When they told him Lucinda Hayes was dead, Cameron thought of her shoulder blades and how they framed her naked spine, like a pair of static lungs.
Lucinda Hayes was just 15 years old when she died. They find her body, frosted with snow, sprawled on the playground floor. This is small town Colorado, and the rumours are soon flying through town along with the snowflakes. Who could have done this?
Girl in Snow has an interesting premise in that we uncover the aftermath of a young girl’s murder, as well as the related secrets hidden in the past, through three POV characters, each with their own connection to the dead girl.
Cameron is a quiet, introverted boy who harboured a deep obsession with Lucinda. He would sneak from his house under the cover of darkness and stand, still and silent, watching Lucinda through her window. He would immortalise her in endless drawings, hidden away in his room. Cameron cannot remember where he was the night Lucinda died.
Jade watched with growing anger as Lucinda took away the life that should have been hers. Her closest friend, her job. All while seemingly indifferent to how hard Jade’s life was becoming as a result. Living with her abusive, alcoholic mother, Jade seeks control and release in witchcraft. Could she really have brought about Lucinda’s death just by wishing for it?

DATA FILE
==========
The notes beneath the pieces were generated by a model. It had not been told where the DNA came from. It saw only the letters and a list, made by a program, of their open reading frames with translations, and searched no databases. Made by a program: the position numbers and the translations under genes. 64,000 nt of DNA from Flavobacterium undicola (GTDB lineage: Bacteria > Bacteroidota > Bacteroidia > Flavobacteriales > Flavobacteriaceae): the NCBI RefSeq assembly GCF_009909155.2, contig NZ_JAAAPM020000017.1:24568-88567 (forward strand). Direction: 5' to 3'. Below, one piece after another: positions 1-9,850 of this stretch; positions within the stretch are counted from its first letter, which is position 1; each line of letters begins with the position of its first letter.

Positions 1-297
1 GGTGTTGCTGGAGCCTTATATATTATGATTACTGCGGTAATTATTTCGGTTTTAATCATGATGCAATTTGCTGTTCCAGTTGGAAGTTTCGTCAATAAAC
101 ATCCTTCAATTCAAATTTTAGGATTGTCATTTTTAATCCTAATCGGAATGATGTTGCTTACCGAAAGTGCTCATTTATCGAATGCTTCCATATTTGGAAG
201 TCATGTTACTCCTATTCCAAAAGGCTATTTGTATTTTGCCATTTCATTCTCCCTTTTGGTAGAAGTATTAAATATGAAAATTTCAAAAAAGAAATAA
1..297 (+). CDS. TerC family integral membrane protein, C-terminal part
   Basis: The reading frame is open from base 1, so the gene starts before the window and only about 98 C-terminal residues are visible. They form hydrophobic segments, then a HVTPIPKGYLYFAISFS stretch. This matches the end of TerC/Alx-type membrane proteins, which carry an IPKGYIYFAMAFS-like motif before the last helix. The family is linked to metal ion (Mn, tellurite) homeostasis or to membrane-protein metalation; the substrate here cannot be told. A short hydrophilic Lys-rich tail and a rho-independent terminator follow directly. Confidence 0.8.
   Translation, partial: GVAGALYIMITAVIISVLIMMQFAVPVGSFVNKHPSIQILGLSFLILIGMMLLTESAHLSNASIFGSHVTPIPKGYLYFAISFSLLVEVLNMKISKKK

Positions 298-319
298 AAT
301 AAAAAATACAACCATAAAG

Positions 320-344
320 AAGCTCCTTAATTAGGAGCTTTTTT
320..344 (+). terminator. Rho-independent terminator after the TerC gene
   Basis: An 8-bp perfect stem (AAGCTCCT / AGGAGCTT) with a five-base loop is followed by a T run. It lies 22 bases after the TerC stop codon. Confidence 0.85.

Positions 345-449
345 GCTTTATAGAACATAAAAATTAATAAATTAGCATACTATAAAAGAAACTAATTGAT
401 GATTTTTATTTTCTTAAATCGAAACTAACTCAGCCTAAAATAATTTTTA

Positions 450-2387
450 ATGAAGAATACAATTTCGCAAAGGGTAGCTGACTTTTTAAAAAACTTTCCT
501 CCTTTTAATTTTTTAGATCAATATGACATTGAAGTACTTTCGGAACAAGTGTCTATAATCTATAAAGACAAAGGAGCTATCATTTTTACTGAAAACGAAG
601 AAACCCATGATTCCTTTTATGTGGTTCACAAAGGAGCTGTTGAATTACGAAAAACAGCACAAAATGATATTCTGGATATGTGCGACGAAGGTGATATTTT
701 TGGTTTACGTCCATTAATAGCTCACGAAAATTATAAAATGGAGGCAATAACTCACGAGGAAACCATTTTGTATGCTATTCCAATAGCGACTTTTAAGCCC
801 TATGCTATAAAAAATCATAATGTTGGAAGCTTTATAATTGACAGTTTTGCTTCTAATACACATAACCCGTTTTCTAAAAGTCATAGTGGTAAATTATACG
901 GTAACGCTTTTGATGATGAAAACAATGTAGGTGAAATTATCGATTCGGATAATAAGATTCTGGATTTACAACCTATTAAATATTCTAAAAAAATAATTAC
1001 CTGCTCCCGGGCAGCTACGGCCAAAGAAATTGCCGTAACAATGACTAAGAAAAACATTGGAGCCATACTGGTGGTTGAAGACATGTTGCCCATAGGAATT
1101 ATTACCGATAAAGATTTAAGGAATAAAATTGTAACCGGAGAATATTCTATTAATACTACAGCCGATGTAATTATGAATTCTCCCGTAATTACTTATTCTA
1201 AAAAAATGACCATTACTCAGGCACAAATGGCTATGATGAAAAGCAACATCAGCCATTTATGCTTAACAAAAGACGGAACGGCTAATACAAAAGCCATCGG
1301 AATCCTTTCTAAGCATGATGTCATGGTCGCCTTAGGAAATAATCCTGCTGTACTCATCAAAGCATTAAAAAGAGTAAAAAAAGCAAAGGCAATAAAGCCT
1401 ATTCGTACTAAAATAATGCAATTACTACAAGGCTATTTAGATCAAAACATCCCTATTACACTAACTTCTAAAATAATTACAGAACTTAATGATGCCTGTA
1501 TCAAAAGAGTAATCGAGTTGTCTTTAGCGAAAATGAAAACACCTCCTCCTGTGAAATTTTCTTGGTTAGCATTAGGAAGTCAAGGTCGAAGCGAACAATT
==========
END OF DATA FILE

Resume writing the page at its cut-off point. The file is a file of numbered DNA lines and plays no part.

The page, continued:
Russ is the police officer assigned to investigate Lucinda’s murder. But the curse of the small town is the likelihood of a personal history with any likely suspect. Can Russ really imagine the murderer to be the son of his estranged best friend? How will he face his wife if the culprit is her ex-con brother? Russ doesn’t know what he wants the truth to be.
I will confess that I at first struggled to get drawn in to Girl in Snow. Some of the prose is quite beautiful, and certainly evocative, but at other times, I felt that the writing style caused the story to fade into the background, and become secondary. The pacing is not what you might expect from a crime or mystery story, because the plot is not driven by a murder investigation, or the actions of a killer close to capture. Rather, we gain a deep understanding of our three central characters, and how their lives and stories intersect, with each other, and with Lucinda.
As the story progressed, I began to feel myself eager to know, not only what had happened to Lucinda, but what the future would hold for Cameron, Jade and Russ. Each of them damaged and flawed in their own ways, but not always through their own faults. The ending of the book was satisfying, though not explosive or shocking, and I thought that each of the three different personalities of the POV characters were well developed and interesting.
For a debut novel I think this is a solid piece. For my own tastes, I’d perhaps have preferred the balance to tip a little more towards story and a little less towards character, but Girl in Snow was certainly an interesting read, which I think will stay with me for a little while now I’ve finished it.
Lucinda was dead, and the reminder slapped him constantly, freezing ocean waves against his thighs. He could only wade deeper. Deeper, until the truth bubbled into his mouth, salty, miserable. Deeper, until it was pointless to search for shorelines because he knew Lucinda would not be standing on them.